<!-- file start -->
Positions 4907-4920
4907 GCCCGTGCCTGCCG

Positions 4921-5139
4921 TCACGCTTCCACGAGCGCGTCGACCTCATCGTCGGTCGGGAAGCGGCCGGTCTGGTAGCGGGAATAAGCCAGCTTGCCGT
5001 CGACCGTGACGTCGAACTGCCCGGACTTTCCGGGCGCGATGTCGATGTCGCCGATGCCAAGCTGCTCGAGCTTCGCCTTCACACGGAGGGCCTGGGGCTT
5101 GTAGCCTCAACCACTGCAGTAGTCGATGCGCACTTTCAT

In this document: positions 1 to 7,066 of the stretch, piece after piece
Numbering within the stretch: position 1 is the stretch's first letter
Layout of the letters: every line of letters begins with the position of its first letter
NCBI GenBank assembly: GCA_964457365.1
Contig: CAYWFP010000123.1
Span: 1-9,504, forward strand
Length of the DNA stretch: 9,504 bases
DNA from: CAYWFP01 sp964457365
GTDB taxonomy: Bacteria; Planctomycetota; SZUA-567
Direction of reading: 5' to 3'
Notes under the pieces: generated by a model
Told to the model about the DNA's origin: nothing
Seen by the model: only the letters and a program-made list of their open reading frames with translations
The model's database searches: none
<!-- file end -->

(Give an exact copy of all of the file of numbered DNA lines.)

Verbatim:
Positions 4907-4920
4907 GCCCGTGCCTGCCG

Positions 4921-5139
4921 TCACGCTTCCACGAGCGCGTCGACCTCATCGTCGGTCGGGAAGCGGCCGGTCTGGTAGCGGGAATAAGCCAGCTTGCCGT
5001 CGACCGTGACGTCGAACTGCCCGGACTTTCCGGGCGCGATGTCGATGTCGCCGATGCCAAGCTGCTCGAGCTTCGCCTTCACACGGAGGGCCTGGGGCTT
5101 GTAGCCTCAACCACTGCAGTAGTCGATGCGCACTTTCAT

In this document: positions 1 to 7,066 of the stretch, piece after piece
Numbering within the stretch: position 1 is the stretch's first letter
Layout of the letters: every line of letters begins with the position of its first letter
NCBI GenBank assembly: GCA_964457365.1
Contig: CAYWFP010000123.1
Span: 1-9,504, forward strand
Length of the DNA stretch: 9,504 bases
DNA from: CAYWFP01 sp964457365
GTDB taxonomy: Bacteria; Planctomycetota; SZUA-567
Direction of reading: 5' to 3'
Notes under the pieces: generated by a model
Told to the model about the DNA's origin: nothing
Seen by the model: only the letters and a program-made list of their open reading frames with translations
The model's database searches: none